Cybercriminals have shifted their focus away from stealing payment card data in favor of targeting personal information and directly extorting victims, according to a new report from SurfWatch Labs.
The trends aren’t surprising, said SurfWatch Labs chief security strategist Adam Meyer, who discussed the report on this week’s Cyber Chat podcast. Cybercrime is a business, and malicious actors gravitate towards the process that gives them the largest return on their effort.
While extortion is perhaps the most direct path towards monetizing cybercrime, stolen personal information has a long shelf life and can be easily sold or used for authentication purposes. It also tends to be the low-hanging fruit as retailers and financial institutions improve at preventing or minimizing the losses around payment card information.
“All these identifiers that make you ‘you’ can be used in 20 different ways to conduct an attack,” Meyer said. “It makes complete sense why we’re seeing this trend come up.”
While 2014 was dominated by headlines surrounding point-of-sale (PoS) breaches, only three PoS breaches cracked last year’s top 25 trending cybercrime targets: Starwood Hotels & Resorts (#14), Hyatt Hotels (#17) and Dixon’s Carphone (#23).
Altogether, SurfWatch Labs collected CyberFacts related to 4,562 distinct industry targets last year.
The top trending cybercrime targets last year — the United States Office of Personnel Management, Anthem, and Avid Life Media — all centered around the theft of personal information.
“A Failure of Corporate Culture”
The rise in stolen personal information can be attributed to failures at the top of many organizations, Meyer said.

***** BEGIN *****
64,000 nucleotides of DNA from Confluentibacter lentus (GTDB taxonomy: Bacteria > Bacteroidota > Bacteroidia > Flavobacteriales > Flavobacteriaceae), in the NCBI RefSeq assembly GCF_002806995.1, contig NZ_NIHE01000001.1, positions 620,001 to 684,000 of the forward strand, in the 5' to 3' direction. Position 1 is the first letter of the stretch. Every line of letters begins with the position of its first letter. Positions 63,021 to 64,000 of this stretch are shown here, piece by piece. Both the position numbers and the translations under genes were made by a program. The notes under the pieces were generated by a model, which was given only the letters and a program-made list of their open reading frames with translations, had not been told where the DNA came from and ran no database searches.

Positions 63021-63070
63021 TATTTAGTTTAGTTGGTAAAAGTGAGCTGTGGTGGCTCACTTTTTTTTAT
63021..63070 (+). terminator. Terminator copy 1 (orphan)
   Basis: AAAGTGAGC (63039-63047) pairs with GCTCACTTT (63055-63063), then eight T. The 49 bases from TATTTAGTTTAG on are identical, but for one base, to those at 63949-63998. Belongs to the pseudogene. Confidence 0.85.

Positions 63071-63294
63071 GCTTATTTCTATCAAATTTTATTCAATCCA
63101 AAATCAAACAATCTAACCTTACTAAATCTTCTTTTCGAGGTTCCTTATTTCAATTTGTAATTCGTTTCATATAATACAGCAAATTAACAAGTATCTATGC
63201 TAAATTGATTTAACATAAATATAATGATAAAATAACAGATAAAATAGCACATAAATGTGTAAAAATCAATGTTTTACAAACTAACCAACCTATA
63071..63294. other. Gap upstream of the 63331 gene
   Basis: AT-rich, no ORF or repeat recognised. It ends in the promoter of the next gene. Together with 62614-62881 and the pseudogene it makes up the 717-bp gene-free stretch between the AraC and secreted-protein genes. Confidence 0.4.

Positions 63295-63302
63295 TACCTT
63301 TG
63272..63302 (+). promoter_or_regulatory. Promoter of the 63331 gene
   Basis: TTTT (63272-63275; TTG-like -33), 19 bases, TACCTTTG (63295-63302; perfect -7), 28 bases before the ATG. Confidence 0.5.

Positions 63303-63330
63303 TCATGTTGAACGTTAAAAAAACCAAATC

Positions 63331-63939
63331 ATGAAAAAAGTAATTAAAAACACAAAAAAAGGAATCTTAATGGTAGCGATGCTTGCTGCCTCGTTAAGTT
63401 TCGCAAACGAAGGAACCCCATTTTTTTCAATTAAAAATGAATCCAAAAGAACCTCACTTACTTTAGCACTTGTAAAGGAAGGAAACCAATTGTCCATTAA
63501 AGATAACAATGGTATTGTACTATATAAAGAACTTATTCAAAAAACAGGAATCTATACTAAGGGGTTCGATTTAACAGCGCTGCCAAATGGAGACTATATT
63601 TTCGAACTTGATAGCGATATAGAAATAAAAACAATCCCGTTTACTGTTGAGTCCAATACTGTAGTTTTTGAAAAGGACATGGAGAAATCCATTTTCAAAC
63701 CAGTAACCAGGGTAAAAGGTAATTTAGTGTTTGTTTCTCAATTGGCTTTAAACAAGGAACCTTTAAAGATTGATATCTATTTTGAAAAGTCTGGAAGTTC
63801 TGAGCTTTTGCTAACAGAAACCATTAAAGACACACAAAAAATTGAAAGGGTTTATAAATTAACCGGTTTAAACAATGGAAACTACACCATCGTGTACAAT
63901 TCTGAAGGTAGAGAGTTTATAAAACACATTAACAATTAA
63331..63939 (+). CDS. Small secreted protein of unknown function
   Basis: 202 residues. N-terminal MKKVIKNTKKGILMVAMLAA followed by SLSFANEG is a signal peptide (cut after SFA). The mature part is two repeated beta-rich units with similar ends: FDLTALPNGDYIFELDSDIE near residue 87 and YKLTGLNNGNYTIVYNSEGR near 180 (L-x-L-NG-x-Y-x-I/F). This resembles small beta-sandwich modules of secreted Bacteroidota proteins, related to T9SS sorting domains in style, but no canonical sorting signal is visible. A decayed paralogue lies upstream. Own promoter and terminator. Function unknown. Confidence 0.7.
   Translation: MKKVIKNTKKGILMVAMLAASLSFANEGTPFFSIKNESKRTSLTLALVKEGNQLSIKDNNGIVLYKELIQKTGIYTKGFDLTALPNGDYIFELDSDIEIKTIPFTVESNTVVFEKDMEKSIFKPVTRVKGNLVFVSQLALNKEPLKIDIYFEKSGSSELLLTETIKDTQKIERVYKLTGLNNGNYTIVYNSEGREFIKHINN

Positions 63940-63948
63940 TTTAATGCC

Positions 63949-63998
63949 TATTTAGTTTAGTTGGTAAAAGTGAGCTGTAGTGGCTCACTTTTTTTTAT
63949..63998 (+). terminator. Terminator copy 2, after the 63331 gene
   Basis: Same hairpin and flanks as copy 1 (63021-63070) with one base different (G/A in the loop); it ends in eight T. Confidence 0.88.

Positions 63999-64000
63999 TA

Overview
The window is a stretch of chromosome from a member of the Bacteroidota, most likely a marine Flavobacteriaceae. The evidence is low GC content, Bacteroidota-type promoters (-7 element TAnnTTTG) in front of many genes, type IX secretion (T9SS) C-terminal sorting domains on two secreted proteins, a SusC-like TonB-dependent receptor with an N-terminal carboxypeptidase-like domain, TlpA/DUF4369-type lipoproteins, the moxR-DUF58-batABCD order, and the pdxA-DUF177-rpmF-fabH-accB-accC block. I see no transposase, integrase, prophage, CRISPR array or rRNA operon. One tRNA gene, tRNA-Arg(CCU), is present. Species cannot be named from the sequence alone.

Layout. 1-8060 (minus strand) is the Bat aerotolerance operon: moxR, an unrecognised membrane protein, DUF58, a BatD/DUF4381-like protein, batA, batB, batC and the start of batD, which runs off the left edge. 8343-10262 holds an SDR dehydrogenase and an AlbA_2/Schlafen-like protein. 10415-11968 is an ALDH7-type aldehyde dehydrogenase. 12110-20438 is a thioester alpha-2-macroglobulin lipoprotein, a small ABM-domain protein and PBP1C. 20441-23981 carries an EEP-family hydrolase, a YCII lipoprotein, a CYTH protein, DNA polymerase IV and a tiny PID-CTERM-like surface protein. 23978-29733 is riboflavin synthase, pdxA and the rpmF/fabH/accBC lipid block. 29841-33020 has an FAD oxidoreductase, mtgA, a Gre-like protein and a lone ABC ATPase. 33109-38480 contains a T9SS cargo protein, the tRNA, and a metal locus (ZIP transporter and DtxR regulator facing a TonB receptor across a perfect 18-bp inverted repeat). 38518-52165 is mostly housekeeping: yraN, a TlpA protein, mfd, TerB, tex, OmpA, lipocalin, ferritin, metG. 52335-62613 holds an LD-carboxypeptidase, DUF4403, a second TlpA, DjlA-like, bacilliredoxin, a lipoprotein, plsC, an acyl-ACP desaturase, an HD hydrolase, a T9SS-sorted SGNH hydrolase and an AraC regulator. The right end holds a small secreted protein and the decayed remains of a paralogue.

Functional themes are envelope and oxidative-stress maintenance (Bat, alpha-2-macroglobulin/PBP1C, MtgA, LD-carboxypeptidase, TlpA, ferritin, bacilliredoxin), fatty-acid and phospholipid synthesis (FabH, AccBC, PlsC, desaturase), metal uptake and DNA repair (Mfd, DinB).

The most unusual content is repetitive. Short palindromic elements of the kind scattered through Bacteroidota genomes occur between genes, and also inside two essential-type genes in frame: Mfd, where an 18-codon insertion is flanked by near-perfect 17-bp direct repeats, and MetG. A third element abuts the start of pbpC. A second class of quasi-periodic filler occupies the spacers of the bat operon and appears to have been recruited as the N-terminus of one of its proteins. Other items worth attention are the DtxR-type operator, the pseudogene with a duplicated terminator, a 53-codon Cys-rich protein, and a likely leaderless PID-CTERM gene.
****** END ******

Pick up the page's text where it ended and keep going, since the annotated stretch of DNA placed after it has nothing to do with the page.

“The biggest vulnerability that we have in my opinion is outdated corporate culture,” he said. “They completely have their heads in the sand about what’s going on in the world.”
Despite all of the recent headlines around cybersecurity, many organizations still do not adequately assess their level of cyber risk and take the necessary precautions.
“No one is really trying to solve this problem at the decision maker level,” Meyer said. “The organizations are falling down on educating themselves on these issues until its too late.”
He added: every organization is a custodian of data, and the first step to mitigating cyber risk is to put a thought process in place assessing the risks facing your data, your infrastructure, your industry, and your partners and suppliers.
Dark Web and Other Cyber Risk Trends
Dark Web markets can provide valuable insight into many cybercrime trends.
“The black market is a great resource to look at what is the typical state of the underground economy,” Meyer said. “You can see what’s being bought and sold. You can see what prices they’re generating. You can see the tempo and the supply and demand aspect of things, and you can use that information to compare against where would you fit in that.”
Unfortunately, there’s not enough education on what happens to data once it is stolen, he added.
“This is where the stuff goes most of the time, and we’re not educating anybody on where it’s going and why it’s going there. And people just keep repeating the mistakes over and over and over.”
Listen to the full conversation with SurfWatch’s Adam Meyer below, or download the SurfWatch Cyber Risk Report: Year in Review.
About the Podcast:
SurfWatch Labs recently released a threat intelligence report detailing cyber risk trends. They noted that cybercriminals have shifted their targets over the past year from focusing on credit card information at financial institutions to increasingly stealing personal information across a swath of industries.
On today’s Cyber Chat we talk with our own Adam Meyer, Chief Security Strategist at SurfWatch Labs, about the report, cyber risk trends and what businesses need to do in order to stay ahead of cybercriminals.
Download the Cyber Risk Report: Year in Review here: http://info.surfwatchlabs.com/cyber-risk-year-in-review-2015